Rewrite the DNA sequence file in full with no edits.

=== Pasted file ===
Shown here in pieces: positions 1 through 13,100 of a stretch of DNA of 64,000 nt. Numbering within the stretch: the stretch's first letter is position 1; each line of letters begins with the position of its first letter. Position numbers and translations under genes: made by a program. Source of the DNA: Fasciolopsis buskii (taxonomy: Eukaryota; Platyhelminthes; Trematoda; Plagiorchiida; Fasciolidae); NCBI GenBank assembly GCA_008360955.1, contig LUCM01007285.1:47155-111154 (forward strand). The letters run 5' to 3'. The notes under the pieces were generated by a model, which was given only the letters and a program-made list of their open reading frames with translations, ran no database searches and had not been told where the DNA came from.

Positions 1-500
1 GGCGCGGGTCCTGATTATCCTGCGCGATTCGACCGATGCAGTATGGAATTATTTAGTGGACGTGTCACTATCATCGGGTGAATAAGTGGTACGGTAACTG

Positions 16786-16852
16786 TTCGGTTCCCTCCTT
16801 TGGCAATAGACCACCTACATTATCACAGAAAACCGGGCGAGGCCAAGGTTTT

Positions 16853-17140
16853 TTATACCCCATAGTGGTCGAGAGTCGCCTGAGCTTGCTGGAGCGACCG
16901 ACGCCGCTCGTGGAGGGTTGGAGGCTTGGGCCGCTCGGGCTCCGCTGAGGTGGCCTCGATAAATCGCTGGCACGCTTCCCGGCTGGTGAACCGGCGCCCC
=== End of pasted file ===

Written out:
Shown here in pieces: positions 1 through 13,100 of a stretch of DNA of 64,000 nt. Numbering within the stretch: the stretch's first letter is position 1; each line of letters begins with the position of its first letter. Position numbers and translations under genes: made by a program. Source of the DNA: Fasciolopsis buskii (taxonomy: Eukaryota; Platyhelminthes; Trematoda; Plagiorchiida; Fasciolidae); NCBI GenBank assembly GCA_008360955.1, contig LUCM01007285.1:47155-111154 (forward strand). The letters run 5' to 3'. The notes under the pieces were generated by a model, which was given only the letters and a program-made list of their open reading frames with translations, ran no database searches and had not been told where the DNA came from.

Positions 1-500
1 GGCGCGGGTCCTGATTATCCTGCGCGATTCGACCGATGCAGTATGGAATTATTTAGTGGACGTGTCACTATCATCGGGTGAATAAGTGGTACGGTAACTG

Positions 16786-16852
16786 TTCGGTTCCCTCCTT
16801 TGGCAATAGACCACCTACATTATCACAGAAAACCGGGCGAGGCCAAGGTTTT

Positions 16853-17140
16853 TTATACCCCATAGTGGTCGAGAGTCGCCTGAGCTTGCTGGAGCGACCG
16901 ACGCCGCTCGTGGAGGGTTGGAGGCTTGGGCCGCTCGGGCTCCGCTGAGGTGGCCTCGATAAATCGCTGGCACGCTTCCCGGCTGGTGAACCGGCGCCCC